One perspective on working with the fallen

By 1st Lt. Lucas Bohannan | Air Force Mortuary Affairs Operations | July 19, 2011

DOVER AIR FORCE BASE, Del. — I have heard it is difficult to explain to someone who has never tasted salt how it tastes. So common an experience, yet near impossible to describe in words. Seeing my Airmen engaged in the sacred mission of preparing our fallen for their return home is like tasting salt.

We hear stories ever so often of our fallen soldiers return home and how the community becomes involved, the elementary schools, fire departments and Patriot Guards lining the streets truly touches each of us. It magnifies what being a part of a community is and what this nation truly means.

I know this because I have been to one such service of a close friend, (Army Sgt.) WillSun Mock, in 2006. It was ridiculously cold out for motorcycles but the Patriot Guard was there in full force with nearly 260 bikes. I remember wondering at the hundreds of people lining the streets of four small towns, hand over heart, along the 40-minute drive to the cemetery in Harper, Kansas. How did this start? How did so many people know? My guess is that there was one person there who had tasted the "salt."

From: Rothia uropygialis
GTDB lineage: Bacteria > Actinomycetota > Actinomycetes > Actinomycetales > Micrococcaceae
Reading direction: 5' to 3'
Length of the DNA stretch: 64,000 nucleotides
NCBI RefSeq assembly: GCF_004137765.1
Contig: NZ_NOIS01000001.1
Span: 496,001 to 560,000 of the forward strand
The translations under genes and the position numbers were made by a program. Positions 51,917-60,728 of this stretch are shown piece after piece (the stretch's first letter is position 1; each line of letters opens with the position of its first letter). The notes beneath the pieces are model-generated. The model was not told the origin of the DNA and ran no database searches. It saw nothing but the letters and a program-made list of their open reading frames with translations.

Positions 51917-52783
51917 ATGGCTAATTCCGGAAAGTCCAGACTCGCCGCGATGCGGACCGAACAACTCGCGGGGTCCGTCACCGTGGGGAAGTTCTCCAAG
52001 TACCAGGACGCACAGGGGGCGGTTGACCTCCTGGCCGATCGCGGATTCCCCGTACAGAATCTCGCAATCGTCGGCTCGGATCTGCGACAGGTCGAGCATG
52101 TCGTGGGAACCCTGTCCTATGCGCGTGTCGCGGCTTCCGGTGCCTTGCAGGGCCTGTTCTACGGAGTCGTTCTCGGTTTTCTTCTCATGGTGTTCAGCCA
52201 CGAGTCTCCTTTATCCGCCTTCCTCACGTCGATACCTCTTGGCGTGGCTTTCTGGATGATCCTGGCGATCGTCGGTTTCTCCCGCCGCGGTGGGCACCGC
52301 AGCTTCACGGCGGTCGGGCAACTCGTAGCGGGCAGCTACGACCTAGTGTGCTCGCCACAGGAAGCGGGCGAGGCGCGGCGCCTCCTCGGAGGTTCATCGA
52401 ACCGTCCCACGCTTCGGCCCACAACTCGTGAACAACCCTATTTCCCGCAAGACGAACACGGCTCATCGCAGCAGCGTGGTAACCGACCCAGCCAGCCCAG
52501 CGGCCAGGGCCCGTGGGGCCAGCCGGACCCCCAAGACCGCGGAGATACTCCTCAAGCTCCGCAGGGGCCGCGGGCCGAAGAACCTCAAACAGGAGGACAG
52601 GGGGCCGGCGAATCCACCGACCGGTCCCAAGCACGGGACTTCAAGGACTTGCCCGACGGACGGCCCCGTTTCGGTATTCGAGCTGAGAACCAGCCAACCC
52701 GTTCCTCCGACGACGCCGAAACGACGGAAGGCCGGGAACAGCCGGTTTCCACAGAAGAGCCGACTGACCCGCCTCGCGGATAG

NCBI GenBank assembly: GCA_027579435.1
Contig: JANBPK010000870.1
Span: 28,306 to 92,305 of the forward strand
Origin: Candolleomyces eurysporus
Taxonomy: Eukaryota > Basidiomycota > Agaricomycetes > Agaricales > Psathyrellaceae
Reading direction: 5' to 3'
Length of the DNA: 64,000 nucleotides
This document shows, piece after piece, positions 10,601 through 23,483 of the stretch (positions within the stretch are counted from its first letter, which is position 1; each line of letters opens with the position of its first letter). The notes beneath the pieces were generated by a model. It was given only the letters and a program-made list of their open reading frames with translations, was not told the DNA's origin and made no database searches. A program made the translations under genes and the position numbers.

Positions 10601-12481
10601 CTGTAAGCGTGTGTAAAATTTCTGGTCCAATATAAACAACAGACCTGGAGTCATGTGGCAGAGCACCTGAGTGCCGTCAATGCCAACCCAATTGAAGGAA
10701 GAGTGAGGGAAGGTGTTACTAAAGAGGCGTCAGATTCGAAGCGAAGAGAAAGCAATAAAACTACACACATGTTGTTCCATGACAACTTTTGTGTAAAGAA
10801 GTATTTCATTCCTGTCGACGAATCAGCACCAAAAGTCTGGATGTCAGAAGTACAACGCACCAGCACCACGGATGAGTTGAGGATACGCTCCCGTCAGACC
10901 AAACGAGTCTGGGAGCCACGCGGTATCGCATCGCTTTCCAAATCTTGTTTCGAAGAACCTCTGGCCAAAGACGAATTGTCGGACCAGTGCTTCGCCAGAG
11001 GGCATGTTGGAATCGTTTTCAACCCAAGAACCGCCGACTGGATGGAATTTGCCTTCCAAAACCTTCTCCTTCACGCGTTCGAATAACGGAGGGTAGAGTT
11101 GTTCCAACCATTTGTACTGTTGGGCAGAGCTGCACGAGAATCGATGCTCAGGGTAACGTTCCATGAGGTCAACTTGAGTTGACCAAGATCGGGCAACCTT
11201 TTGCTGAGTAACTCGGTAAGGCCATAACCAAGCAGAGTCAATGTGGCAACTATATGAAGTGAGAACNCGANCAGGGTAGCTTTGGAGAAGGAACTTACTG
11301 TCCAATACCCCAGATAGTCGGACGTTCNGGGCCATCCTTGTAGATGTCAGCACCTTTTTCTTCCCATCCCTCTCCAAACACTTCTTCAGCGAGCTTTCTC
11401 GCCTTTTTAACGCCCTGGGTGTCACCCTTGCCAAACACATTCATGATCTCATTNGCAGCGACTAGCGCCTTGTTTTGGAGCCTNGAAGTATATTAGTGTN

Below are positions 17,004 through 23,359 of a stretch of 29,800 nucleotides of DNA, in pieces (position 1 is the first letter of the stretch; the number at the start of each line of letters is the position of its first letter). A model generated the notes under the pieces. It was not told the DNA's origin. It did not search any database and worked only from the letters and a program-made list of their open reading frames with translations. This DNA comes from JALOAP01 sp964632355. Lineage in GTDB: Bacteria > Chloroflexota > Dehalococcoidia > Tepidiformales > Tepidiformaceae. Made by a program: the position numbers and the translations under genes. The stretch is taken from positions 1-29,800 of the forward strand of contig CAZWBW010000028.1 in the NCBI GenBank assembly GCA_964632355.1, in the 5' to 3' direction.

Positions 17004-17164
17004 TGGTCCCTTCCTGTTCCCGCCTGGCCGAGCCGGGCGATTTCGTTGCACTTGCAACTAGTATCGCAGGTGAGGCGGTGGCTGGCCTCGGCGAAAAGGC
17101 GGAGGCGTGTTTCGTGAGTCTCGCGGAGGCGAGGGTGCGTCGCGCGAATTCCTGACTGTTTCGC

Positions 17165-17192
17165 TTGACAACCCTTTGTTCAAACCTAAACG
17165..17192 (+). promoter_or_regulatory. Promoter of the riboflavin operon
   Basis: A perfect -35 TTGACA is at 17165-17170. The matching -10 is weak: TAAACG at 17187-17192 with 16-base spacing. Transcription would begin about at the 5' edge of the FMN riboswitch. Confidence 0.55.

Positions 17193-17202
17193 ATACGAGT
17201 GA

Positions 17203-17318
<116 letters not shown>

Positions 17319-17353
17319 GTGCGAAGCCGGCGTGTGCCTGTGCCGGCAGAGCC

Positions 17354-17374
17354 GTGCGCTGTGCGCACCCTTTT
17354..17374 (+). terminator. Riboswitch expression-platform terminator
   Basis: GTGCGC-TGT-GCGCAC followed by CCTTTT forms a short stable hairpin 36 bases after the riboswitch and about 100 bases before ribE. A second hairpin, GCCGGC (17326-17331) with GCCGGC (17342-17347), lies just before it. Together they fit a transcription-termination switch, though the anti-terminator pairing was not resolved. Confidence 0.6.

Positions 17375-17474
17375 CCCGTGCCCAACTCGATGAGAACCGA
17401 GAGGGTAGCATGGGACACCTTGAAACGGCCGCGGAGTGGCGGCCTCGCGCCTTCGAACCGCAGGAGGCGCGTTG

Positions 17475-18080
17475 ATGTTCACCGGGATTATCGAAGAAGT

That one person must have had enthusiasm, conviction and dedication. I'd venture to say that they epitomized Dignity, Honor and Respect for the fallen; and Care, Service, and Support to their families.

There wasn't a dry eye at the funeral and there wasn't a doubt in the world that his family no longer felt alone. It is a tribute to the love, support and respect these families receive and the healing power in community. I know personally the impact and comfort it gave that family. I still keep in touch with WillSun's brother JSun. Upon speaking with him recently he expressed his gratitude and how neither he nor anyone who attended that service will ever forget the support they witnessed and the feelings they had.

I am thankful to be a part of this sacred mission. It touches me to see our Airmen take initiative and personal care for our fallen and to taste as it were the "salt." It is an opportunity to make ourselves a part of something much greater and gives true sense of meaning to "being there" for someone.

(Bohannan is deployed to the Charles C. Carson Center for Mortuary Affairs. He is assigned to the 75th Force Support Squadron, Hill Air Force Base, Utah.